The extreme need was illustrated in one recent case in which 87,700 people applied for just 200 low- and middle-income apartments in one Brooklyn development. By contrast, it is projected that 38,000 new market rate units (i.e., affordable only to those with high incomes) will be built over the next three years.

The relative abundance of high-cost and high profit housing for those with high disposable incomes stands in sharp contrast to the critical deficit in availability of housing affordable for the great majority of city residents and the systematic depletion of assistance for those struggling to find a place to live.

Due to severe underfunding, city-issued rent assistance vouchers are available for only about a third of people in the shelters, and it is well documented that private landlords systematically discriminate against people who attempt to use these vouchers to help pay their rents. A variety of other federal and local programs providing rent assistance for low-income families, such as Section 8 and Human Resource Administration (HRA) vouchers, and the city’s Advantage program, which formerly provided a limited degree of assistance, have been severely cut back or eliminated altogether.

New York Governor Andrew Cuomo and New York City’s mayor, Bill de Blasio, both Democrats, have each proposed programs or made promises regarding housing and homelessness that have been unfulfilled or turned out to be far less than they appeared.

Cuomo, for his part, in a move apparently aimed at undermining de Blasio, a perceived political rival, torpedoed renewal of the state’s 421-a tax abatement program, which required a certain percentage of “affordable” units to be included in new housing developments that participated in the program. This program, which had been in place for decades, was quite lucrative for developers, but had a negligible impact on the shortage of affordable housing. Cuomo has repeatedly feigned interest in reviving or replacing the program, but has made no substantial efforts in that regard.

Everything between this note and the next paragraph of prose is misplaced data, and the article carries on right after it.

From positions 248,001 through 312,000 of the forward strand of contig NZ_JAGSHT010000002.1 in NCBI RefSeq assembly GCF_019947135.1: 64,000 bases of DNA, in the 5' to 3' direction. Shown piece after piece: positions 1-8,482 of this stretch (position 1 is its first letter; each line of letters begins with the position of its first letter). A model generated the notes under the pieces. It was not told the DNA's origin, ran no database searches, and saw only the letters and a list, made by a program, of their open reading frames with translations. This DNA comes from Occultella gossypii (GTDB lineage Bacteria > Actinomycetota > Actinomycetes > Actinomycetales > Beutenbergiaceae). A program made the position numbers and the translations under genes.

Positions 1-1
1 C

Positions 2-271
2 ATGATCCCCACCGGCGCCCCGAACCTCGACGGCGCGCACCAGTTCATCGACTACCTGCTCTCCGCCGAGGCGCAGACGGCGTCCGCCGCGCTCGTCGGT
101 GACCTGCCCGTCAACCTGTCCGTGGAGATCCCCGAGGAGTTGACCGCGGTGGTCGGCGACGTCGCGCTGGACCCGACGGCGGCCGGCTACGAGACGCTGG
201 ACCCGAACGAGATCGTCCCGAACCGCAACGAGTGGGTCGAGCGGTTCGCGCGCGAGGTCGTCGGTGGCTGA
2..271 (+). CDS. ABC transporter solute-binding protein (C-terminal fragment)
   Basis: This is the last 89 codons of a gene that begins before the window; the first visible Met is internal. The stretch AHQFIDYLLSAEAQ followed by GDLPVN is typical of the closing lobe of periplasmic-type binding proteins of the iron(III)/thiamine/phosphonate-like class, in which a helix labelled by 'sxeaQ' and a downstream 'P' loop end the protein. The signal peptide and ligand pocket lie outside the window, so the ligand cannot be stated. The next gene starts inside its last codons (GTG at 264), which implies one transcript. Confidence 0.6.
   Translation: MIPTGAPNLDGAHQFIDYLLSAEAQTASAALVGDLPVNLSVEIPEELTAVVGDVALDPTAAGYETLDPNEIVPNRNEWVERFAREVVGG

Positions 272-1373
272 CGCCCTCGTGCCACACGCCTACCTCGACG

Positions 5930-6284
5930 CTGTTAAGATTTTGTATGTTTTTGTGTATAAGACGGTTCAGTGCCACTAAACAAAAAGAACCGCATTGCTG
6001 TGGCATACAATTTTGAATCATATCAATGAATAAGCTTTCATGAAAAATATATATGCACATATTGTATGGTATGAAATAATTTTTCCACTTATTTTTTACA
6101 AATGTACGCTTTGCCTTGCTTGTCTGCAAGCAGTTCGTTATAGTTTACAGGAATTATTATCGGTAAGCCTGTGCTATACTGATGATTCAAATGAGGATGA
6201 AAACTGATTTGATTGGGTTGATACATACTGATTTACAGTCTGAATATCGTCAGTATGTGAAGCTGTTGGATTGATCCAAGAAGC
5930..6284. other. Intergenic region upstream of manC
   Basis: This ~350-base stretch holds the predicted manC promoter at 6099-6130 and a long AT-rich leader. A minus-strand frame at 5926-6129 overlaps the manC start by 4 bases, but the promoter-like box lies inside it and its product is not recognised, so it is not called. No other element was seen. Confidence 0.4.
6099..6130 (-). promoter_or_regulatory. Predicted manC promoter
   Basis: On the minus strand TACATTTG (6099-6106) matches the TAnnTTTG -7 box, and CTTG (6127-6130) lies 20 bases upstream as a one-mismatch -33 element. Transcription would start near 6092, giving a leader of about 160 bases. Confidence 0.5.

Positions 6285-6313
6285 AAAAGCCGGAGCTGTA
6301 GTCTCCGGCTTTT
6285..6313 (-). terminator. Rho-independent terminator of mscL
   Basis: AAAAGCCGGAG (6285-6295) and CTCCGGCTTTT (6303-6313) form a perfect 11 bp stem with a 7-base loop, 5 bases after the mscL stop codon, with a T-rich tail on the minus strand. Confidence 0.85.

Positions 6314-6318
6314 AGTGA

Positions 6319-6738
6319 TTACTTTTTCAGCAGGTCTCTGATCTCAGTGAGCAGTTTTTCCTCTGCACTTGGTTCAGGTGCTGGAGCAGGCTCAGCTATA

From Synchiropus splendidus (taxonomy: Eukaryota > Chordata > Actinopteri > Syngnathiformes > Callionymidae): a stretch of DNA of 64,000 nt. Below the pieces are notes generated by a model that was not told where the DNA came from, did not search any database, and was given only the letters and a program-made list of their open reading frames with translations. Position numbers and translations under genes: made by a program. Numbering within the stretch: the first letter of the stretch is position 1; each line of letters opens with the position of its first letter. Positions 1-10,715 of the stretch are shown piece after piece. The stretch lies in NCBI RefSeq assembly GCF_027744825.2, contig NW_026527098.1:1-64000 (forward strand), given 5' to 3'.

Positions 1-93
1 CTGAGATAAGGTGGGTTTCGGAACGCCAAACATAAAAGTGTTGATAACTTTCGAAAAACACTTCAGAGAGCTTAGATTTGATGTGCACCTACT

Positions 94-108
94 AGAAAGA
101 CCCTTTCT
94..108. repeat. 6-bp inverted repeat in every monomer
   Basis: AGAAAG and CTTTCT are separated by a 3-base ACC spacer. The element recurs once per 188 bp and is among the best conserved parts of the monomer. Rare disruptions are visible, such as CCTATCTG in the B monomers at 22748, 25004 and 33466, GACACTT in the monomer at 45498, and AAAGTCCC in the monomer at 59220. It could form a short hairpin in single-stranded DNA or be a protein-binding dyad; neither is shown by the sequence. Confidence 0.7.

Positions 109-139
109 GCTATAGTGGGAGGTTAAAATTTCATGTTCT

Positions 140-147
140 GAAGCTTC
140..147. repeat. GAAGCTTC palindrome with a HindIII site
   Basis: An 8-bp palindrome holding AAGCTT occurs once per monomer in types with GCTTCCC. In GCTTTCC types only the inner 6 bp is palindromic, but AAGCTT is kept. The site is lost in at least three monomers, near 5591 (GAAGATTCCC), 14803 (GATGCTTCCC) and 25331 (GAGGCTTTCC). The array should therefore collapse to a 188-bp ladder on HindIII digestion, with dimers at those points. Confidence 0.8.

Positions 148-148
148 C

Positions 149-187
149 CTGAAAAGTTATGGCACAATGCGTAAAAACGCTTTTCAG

At the same time, the governor promised $2 billion to build “supportive housing” (designed for individuals suffering from substance addiction or mental illness), but has actually provided only $150 million. The lack of funding has markedly reduced availability of such units. In 2014, 6.3 percent of shelter residents were placed in supportive housing, in 2015 only 5 percent, and the projection for this year is 4.6 percent.

De Blasio has promoted a “ mandatory inclusionary housing ” scheme, which is styled as a way of promoting the construction of affordable housing by providing developers with a variety of incentives, which would, in part, compensate for the loss of 421-a. The developers would be allowed to construct buildings with a majority of “market rate” units and a smaller number offered at what the city considers affordable rates. However, this program is meeting substantial local opposition from existing residents who justifiably fear that the supposedly “affordable” portion of the new apartments will, in fact, be out of their reach, due to the skewed method used by the city to calculate levels of affordability.

Even the durability of this supposed affordability is questionable. ProPublica recent revealed de facto collusion by the city with landlords. It revealed that the city has been extremely negligent in collecting data that would be needed to gauge landlords’ obligation to comply with rent caps for existing buildings receiving tax abatements under 421-a.

The administrations of both current Democratic mayor de Blasio and his predecessor, Republican Michael Bloomberg, have shown extreme favoritism to private developers for the construction of buildings with predominantly market rate apartments, covered by a fig leaf of supposedly affordable units. This, in effect, amounts to city-sponsored gentrification.

The inability of either Democrats or Republicans to make any meaningful improvement (indeed quite the opposite) with regard to the critical lack of affordable housing and the directly related increase in homelessness is not the result of bad policies or lack of funds. Rather, it expresses the reality that there is no solution to these twin crises under capitalism.

The idea that decent, affordable housing for all is a social right is anathema to the ruling class. All the programs now proposed are predicated on mechanisms whereby private developers can maximize profits. As also being experienced in the health field under Obamacare, if such programs fail to provide for the needs of the working class, the attitude is “so be it.”

A huge social explosion is imminent. The critical lack of affordable housing in New York and elsewhere must soon reach the point at which workers will no longer tolerate these unlivable conditions.